Christian Grov, Juline Koken, Martez Smith, Jeffrey T Parsons
Much contemporary focus on male-for-male sex work has been with men who place advertisements on profile-based sex work websites. Less is known about men who sell sex via online bulletin boards. We compared two samples of men who were selling sex: a 2014-2015 survey of men on (n = 95) and a 2013 study of men on (n = 418). In multivariable modelling, compared to Rentboy, Craigslist participants had a significantly higher odds of being non-White (AOR = 5.32), gay identified (AOR = 2...
September 16, 2016: Culture, Health & Sexuality
C Thomas Farrell, Alexis Clyde, Madhuri Katta, John Bolland
In countries such as the USA, a substantial percentage of teenage pregnancies are intentional, and desire for pregnancy increases risk. Black US Americans have been found to be less accepting of homosexuality than their non-Black peers, which may result in minority ethnic teenagers demonstrating heterosexual orientation through attempting pregnancy. Young, socioeconomically disadvantaged African Americans were surveyed longitudinally regarding attitudes about their sexuality, pregnancy intentions and other psychosocial factors...
September 13, 2016: Culture, Health & Sexuality
Danya E Keene, Adam I Eldahan, Jaclyn M White Hughto, John E Pachankis
Recent research has examined how gay and bisexual men experience and navigate the variations in sexual minority stigma that exist across geographic contexts, with implications for their health. We extend this literature on stigma, mobility, and health by considering the unique and understudied setting of the small city. Drawing on semi-structured interviews (n = 29) conducted in two small US cities (New Haven and Hartford), we find that these small cities serve as both destinations and points of departure for gay and bisexual men in the context of stigma...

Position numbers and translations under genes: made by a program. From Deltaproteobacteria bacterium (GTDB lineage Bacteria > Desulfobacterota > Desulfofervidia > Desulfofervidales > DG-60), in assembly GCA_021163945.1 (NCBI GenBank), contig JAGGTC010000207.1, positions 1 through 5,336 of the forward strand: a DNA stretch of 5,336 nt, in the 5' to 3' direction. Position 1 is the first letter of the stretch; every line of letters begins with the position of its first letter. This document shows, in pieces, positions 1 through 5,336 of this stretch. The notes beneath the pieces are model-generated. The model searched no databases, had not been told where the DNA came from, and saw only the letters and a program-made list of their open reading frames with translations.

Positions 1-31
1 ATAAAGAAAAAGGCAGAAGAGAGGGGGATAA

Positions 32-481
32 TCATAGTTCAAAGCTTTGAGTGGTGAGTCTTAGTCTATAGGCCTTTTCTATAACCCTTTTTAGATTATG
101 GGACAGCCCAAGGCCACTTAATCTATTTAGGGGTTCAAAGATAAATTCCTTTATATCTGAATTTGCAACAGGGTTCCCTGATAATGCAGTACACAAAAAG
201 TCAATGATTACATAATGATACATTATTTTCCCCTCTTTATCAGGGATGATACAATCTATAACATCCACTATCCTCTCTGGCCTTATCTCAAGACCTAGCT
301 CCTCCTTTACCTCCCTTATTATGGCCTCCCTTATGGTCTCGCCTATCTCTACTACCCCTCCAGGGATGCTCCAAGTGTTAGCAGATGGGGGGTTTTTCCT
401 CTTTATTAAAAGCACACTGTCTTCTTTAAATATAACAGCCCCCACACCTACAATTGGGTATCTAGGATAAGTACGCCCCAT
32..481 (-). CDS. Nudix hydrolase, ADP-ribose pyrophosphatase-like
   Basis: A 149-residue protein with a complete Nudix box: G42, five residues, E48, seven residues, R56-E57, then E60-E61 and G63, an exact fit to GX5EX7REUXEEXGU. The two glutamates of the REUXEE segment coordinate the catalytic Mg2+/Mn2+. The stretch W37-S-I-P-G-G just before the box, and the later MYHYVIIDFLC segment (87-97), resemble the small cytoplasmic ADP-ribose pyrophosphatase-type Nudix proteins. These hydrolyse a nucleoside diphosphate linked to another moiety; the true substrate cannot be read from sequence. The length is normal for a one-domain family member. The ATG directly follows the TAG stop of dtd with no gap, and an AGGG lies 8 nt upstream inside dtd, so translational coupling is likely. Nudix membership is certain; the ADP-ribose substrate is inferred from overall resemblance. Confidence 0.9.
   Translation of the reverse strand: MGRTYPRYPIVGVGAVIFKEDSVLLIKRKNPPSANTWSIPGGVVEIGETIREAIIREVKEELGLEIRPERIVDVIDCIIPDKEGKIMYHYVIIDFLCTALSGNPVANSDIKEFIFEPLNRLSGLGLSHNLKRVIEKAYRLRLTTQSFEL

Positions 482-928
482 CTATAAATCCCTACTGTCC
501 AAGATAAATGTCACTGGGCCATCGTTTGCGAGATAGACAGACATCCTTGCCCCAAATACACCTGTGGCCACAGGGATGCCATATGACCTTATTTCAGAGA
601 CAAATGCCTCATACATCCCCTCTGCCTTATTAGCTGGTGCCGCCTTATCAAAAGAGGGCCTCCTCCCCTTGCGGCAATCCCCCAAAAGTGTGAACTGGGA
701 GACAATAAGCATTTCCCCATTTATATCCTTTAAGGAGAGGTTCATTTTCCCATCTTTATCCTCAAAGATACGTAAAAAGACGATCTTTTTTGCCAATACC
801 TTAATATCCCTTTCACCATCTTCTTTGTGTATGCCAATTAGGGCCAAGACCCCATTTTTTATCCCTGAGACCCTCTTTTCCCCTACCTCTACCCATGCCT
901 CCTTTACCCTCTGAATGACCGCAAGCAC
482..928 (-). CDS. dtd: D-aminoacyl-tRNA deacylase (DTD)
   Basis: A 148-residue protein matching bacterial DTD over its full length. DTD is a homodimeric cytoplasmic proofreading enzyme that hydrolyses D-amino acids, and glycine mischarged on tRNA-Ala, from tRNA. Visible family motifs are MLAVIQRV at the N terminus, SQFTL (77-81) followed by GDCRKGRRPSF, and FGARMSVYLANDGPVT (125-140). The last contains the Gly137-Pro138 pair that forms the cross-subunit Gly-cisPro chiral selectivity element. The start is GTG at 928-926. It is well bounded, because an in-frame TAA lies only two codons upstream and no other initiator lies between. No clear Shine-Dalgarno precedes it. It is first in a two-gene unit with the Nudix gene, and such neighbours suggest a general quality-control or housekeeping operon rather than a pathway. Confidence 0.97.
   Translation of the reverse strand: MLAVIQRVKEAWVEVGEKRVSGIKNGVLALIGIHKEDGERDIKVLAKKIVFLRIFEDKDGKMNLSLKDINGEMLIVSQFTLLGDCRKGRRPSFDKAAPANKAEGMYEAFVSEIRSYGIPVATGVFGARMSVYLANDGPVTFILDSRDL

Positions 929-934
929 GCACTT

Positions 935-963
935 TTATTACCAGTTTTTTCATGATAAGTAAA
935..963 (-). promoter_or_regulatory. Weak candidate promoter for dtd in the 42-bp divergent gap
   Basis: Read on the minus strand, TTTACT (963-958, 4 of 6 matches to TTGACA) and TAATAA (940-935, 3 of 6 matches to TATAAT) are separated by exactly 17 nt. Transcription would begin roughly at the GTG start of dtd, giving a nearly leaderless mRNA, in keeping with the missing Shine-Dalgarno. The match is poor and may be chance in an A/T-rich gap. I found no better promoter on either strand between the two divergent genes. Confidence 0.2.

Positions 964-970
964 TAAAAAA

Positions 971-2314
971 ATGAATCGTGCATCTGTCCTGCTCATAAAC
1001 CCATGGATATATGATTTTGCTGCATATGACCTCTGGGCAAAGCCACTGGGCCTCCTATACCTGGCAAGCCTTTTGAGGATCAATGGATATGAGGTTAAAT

September 8, 2016: Culture, Health & Sexuality
Kate Winskell, Gaëlle Sabben, Kaitlyn L Pruitt, Kristi Allen, Trinity Findlay, Rob Stephenson
Sexual minorities are stigmatised in much of sub-Saharan Africa, restricting their access to sexual health services and undermining their mental health. Although public attitudes and social representations inform the experience of sexual stigma, little is known about how young Africans make sense of sexual diversity. We conducted a thematic analysis of 56 texts contributed by young people from 10 countries in response to a prompt in a scriptwriting competition inviting participants to 'tell a story about someone who is attracted to people of the same sex'...
September 8, 2016: Culture, Health & Sexuality
Elizabeth Manning, Vicky Bungay
A widespread rule of sex work is that payment occurs before service provision. Drawing on a subset of data collected as part of an ethnographic study conducted in metro Vancouver, Canada, this paper explores the temporal and gendered connections between payment and financial violence in a semi-criminalised indoor sex industry. A detailed examination of the timing of payment with 51 independent indoor sex workers reveals the gendered nature of the violence and its direct connection to anti-violence strategies indoor sex workers employ...
September 7, 2016: Culture, Health & Sexuality
Sherria Ayuandini